“The pandemic is affecting everyone in the community,” Maria said.
As a promotora — someone who connects community members with resources such as Servicios and helps people find medical care — people come to her for help. She has seen many single mothers struggle to pay rent and lose jobs.
“They are really scared right now,” she said.
The lack of federal or state aid has been hard for Maria, since undocumented people still pay taxes.
“I feel like we got unnoticed. Even a little bit of help, $500 would help pay rent,” she said.
“They’re the ones at the front line. There’s the ones who are getting sicker at a higher rate. And they are the ones who are losing their jobs,” Soto said.
The fear of deportation forces many undocumented people to keep working, not reach out for assistance, not fight evictions and not seek medical help.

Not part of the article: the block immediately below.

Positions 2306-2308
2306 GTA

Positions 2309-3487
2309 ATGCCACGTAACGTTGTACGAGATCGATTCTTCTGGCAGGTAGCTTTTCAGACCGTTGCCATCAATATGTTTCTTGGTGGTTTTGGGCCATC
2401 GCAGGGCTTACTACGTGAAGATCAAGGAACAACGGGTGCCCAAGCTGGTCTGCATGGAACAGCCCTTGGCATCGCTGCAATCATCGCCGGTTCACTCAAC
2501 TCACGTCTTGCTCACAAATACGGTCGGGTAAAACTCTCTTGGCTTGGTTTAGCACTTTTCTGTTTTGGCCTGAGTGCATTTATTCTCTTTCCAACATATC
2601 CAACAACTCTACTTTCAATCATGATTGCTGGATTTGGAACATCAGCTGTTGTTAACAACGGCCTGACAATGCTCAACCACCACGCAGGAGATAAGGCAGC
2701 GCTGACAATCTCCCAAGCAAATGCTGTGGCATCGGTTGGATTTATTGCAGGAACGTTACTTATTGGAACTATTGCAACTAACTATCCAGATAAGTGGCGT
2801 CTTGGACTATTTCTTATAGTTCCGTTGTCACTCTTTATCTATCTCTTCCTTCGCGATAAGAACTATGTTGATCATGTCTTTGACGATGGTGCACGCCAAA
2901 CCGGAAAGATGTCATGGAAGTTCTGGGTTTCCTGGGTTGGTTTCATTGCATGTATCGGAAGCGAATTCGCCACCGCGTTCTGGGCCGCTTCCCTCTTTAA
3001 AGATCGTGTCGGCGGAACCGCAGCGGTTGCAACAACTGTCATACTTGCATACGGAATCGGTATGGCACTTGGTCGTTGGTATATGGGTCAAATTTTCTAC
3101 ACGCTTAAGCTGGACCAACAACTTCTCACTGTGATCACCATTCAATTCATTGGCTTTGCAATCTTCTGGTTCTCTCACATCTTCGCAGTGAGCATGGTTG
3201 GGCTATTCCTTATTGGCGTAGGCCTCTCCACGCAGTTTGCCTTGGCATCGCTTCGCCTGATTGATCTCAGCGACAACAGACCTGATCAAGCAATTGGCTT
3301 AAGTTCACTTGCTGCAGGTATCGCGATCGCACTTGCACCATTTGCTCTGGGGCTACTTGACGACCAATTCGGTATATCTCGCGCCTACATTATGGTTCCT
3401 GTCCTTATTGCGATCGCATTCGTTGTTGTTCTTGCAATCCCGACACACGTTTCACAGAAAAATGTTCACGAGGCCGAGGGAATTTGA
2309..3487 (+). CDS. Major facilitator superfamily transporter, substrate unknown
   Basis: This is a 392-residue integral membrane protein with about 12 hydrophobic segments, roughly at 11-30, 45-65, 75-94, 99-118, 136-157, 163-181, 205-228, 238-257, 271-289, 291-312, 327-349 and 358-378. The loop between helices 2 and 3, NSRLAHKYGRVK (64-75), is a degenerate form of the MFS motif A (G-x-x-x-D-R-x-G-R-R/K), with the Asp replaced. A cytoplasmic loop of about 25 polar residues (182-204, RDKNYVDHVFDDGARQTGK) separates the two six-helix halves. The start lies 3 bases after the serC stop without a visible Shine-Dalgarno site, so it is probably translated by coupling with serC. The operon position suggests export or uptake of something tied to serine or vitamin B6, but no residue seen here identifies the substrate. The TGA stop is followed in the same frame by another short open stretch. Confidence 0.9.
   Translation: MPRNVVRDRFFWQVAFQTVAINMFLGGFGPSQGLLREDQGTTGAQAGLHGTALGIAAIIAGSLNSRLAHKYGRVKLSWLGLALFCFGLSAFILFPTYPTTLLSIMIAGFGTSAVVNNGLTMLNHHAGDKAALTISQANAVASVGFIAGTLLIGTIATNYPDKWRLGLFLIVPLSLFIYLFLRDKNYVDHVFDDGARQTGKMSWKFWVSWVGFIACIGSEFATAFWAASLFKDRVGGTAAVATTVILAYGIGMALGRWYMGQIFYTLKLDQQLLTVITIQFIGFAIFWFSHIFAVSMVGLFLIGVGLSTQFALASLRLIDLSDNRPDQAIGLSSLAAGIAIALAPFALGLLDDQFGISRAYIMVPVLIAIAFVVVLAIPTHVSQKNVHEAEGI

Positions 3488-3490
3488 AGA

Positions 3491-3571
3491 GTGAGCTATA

“We prefer to get COVID than to get deported. If you have to pick and choose, which one would you choose?” Soto asked.
The pandemic has landed Maria in the kind of situation she thought she left behind in Mexico.
“I came to the United States to better my life and improve,” she said. “I didn’t think that I’d be in this position where I had to worry about where my next meal is going to come from [or] how should I pay my bills and my rent.”
This story first appeared in the Aug. 12 Colorado Springs Independent.